This research was supported in part by National Institute of Child Health and Human Development Grant HD-30300 to Jacqueline Woolley, and by a grant from the Deborah Beth Lobliner Graduate Fellowship to Victoria Cox Vaden. We are grateful to Rebecca Bigler, Catharine Echols, and Ansley Tullos Gilpin for insightful and constructive comments on the original manuscript. We thank the children and adults who participated and the staff at the Children’s Research Lab, as well as the following people who helped with data collection: Michael Aguhar, Amanda Amescua, Lacy Cervenka, Rebecca Feng, Janette Flores, Dorna Hoseiny, Matt Maa, Claudia Mejia, Oshma Raj, Rachel Riskind, Christine Setty, Elizabeth Shults, Betsy Sohmer, Courtney Stollon, Hayley Stulmaker, and Van Winn. Preliminary results were presented at the biennial meeting of the Society for Research in Child Development, Boston, MA, in March 2007. Final results were presented at the biennial meeting of the Cognitive Development Society, San Antonio, TX, in October 2009.
Does God Make It Real? Children’s Belief in Religious Stories From the Judeo-Christian Tradition
Article first published online: 5 APR 2011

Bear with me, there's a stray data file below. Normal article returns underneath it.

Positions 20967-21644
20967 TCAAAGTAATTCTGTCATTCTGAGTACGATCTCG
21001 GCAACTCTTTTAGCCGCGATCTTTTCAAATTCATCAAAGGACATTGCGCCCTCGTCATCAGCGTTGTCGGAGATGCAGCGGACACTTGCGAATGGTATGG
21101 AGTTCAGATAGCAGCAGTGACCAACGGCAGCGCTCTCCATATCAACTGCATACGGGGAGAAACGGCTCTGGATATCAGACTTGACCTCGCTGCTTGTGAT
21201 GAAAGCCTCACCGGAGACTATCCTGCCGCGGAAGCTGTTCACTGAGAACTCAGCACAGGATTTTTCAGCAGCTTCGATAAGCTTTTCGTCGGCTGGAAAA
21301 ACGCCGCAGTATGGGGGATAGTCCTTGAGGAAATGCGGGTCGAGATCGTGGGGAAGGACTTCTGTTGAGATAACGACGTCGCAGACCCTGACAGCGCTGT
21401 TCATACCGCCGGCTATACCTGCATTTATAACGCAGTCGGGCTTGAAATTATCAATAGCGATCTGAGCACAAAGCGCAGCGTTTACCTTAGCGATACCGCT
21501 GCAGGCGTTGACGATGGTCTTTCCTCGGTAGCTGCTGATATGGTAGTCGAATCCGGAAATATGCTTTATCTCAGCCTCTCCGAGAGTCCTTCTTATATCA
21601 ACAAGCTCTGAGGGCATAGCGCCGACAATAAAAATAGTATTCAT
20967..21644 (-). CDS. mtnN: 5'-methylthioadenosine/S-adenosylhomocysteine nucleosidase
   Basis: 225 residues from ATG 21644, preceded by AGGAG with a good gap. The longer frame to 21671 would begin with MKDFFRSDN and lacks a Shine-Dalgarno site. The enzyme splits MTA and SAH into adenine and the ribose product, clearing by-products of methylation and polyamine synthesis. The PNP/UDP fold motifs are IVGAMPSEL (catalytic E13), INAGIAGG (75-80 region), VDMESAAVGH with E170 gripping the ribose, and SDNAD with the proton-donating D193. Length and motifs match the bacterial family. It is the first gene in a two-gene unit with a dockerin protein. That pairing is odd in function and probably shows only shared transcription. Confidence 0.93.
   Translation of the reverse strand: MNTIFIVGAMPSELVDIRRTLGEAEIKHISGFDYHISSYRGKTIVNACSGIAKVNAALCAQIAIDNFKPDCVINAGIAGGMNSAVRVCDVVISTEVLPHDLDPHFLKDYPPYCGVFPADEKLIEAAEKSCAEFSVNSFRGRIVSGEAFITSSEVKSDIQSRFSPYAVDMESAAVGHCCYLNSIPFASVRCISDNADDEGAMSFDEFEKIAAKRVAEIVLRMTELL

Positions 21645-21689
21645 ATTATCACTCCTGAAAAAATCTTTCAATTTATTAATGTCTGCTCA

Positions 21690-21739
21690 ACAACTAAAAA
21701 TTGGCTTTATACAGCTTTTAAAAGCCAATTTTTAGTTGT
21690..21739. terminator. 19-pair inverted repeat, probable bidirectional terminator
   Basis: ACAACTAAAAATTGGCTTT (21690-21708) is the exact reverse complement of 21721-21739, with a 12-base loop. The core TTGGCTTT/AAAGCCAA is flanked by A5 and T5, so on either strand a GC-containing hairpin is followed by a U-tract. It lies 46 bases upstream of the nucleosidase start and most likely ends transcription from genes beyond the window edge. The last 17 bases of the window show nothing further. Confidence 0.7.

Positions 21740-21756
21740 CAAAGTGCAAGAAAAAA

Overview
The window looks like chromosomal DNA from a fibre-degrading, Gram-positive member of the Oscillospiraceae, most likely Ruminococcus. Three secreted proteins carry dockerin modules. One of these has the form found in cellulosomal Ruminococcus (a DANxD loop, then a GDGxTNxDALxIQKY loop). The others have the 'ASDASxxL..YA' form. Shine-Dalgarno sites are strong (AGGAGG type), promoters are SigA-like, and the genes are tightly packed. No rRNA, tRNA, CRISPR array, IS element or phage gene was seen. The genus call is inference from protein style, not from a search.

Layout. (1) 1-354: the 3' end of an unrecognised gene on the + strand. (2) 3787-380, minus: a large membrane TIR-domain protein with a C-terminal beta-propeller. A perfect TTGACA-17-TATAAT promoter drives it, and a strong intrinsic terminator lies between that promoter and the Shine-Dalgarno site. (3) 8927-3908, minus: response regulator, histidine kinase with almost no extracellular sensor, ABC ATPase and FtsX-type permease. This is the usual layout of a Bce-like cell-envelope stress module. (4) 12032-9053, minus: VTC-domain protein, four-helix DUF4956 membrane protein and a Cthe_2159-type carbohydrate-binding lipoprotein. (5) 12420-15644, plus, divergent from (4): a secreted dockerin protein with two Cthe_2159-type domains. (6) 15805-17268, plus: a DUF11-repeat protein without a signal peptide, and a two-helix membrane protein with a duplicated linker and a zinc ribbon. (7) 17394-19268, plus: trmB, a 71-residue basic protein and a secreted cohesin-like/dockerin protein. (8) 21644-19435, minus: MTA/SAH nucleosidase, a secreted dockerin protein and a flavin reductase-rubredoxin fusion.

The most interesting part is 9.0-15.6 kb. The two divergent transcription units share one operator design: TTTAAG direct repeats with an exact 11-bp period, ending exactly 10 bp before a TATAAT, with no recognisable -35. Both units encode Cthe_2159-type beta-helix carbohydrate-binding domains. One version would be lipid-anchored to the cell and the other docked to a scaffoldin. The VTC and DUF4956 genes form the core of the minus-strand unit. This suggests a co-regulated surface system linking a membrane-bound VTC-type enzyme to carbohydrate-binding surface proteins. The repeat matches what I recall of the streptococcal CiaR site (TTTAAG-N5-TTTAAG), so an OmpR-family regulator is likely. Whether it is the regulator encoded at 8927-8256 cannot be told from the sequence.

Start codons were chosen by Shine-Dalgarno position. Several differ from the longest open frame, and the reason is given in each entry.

© 2011 The Authors. Child Development © 2011 Society for Research in Child Development, Inc.
Volume 82, Issue 4, pages 1120–1135, July/August 2011
How to Cite
Vaden, V. C. and Woolley, J. D. (2011), Does God Make It Real? Children’s Belief in Religious Stories From the Judeo-Christian Tradition. Child Development, 82: 1120–1135. doi: 10.1111/j.1467-8624.2011.01589.x
- Issue published online: 11 JUL 2011
- Article first published online: 5 APR 2011
Four- to 6-year-old children (N = 131) heard religious or nonreligious stories and were questioned about their belief in the reality of the story characters and events. Children had low to moderate levels of belief in the characters and events. Children in the religious story condition had higher levels of belief in the reality of the characters and events than did children in the nonreligious condition; this relation strengthened with age. Children who used God as an explanation for the events showed higher levels of belief in the factuality of those events. Story familiarity and family religiosity also affected children’s responses. The authors conclude that God’s involvement in a story influences children’s belief in the reality of the characters and events in that story.